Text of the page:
There is a form of well established science that has the potential to change the life experiences of over 2m people in society. Sadly many of these people are poorly served by the way this proven piece of technology is supplied to them which is a disgrace as the cost of the real thing is often no greater than that of the poor imitations. After many years of working with the technology it is clear that most people who are asked to supply and install the technology don’t understand or fully respect the value their work can provide for people who are often socially isolated without it. This is an area where champions are needed.
In the field of what used to be termed DDA or the Disability Discrimination Act, the idea that an Architect or a builder would fail to understand the mechanics of a ramp for people with mobility problems seems hard to imagine. However from time to time one hears of stories of ramps that are too steep or inaccessible at one end or the other. I know of one Church in Brighton & Hove that paid for an expensive stairlift to be installed to allow people relying on wheelchairs to go into the basement where the toilets are fitted. When it was first installed the designer or the architect or both miscalculated, and although the ramp worked very well, it was not possible to get off or on the lift once down in the basement, because a nearby wall prevent access. I have never heard how this matter was resolved, but I am sure it was. These incidents are as far as I am aware relatively few and far between and by comparison to the subject of this blog, the stories of poor design and inept installation are almost non existent.
Around 11m people in the UK suffer from hearing loss, and over 2m of these rely in part or exclusively from hearing aids to allow them to hear what is being said around them, and enjoy the sounds that many of us take for granted. These numbers are rising and so this subject is vital for our society. In large gathered situations, where there is invasive background noise, hearing aids are not able to discriminate between the sounds that the user wants to hear and the sounds they want to filter out, unlike the way most of us can do with our ears. Equally in such situations amplified sounds from speech or music can be difficult to hear over background sounds and the harsh acoustic nature of some buildings. Enter a device that can be used to link a microphone or other source of sound direct to the hearing aid, without the use of external wires. Known as a hearing loop, these devices are usually poorly fitted, using inadequate components and usually the microphone is situated in the wrong place to achieve its purpose. However all of these failings can usually be put right and the cost of a properly fitted loop that works is usually no more than the cost of one that doesn’t. However the technology is almost invisible and so spotting the problems, unless you have the right knowledge and equipment is not easy.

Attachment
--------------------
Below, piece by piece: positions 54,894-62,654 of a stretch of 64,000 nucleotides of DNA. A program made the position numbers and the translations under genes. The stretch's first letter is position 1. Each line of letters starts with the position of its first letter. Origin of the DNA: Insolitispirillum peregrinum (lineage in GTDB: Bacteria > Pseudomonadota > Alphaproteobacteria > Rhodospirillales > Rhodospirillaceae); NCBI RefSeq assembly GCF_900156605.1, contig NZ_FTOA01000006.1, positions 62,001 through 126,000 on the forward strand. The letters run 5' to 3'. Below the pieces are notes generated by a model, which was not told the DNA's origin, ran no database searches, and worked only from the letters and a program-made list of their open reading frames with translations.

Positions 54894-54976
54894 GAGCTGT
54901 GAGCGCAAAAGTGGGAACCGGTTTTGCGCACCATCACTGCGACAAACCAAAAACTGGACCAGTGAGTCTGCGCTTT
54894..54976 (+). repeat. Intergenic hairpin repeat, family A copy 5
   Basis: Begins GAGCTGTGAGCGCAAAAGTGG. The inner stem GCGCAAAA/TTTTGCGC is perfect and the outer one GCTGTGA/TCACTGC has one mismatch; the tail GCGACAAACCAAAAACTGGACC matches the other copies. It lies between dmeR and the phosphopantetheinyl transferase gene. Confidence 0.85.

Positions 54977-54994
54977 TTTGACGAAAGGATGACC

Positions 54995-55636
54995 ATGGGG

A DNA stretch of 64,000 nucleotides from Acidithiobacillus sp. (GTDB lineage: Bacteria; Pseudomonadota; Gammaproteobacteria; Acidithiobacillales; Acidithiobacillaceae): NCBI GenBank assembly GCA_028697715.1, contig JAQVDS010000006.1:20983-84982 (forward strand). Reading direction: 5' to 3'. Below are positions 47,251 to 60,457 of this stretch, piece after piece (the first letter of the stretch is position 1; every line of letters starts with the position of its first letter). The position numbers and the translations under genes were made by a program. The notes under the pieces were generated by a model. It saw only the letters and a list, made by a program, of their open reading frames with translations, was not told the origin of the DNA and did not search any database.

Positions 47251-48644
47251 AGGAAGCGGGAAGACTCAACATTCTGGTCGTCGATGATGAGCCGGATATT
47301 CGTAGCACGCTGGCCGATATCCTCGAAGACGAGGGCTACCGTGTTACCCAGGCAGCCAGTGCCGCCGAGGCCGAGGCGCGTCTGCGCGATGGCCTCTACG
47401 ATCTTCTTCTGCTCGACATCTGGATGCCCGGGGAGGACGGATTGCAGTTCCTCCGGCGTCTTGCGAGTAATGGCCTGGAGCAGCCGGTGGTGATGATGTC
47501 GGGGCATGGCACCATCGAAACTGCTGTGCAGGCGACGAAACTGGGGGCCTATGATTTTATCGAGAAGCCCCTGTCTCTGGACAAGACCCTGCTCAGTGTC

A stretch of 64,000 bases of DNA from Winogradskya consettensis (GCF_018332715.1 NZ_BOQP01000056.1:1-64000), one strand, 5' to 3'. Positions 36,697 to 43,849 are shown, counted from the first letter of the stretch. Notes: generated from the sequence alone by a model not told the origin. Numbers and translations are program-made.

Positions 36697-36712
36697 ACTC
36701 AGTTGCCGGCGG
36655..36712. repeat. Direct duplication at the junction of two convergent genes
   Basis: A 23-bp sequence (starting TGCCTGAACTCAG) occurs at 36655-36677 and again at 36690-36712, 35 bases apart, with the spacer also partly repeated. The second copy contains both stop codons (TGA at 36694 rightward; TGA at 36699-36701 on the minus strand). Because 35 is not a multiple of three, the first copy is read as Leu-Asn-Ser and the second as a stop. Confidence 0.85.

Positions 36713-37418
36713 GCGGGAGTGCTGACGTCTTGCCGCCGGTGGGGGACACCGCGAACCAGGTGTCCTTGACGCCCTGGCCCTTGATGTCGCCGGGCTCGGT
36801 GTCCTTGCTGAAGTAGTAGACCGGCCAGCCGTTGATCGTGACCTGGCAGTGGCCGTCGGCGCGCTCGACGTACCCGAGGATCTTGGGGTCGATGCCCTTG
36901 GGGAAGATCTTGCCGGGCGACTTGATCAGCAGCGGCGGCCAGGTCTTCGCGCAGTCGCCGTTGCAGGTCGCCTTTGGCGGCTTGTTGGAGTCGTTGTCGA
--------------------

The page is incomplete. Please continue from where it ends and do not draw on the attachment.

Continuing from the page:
I work for a company that fits hearing loops and over the years we have learned from experience that our own practice of previous years was not adequate, and like people who have quit smoking, we have become enthusiasts for getting it right. Unfortunately so many loops are inadequate that a large number of people with hearing aids don’t have much confidence in the technology and understandably don’t necessarily understand why some loops work very well and others don’t work at all. It is vital that all loops are tested according to the International Electrotechnical Commission (IEC) standard (IEC 60118-4) for the performance of induction loop systems in an assistive listening application. One of the ways of ensuring that the person fitting or testing the hearing loop will be aware of this standard and should work to it, is if they are on the list of hearing loop assessors from the Institute of Sound and Communication Engineers. If you enter a building that in your opinion has or should have a loop fitted, one very simple thing to do is to ask the people on reception or managing the event, if there is a loop and if it has been recently tested. All this will do is to raise awareness amongst others, but that is vital if we are to improve the lives of some 2m people in the UK. There are many other ways of assisting and the best place to start is Hearing Link, a charity based in Eastbourne.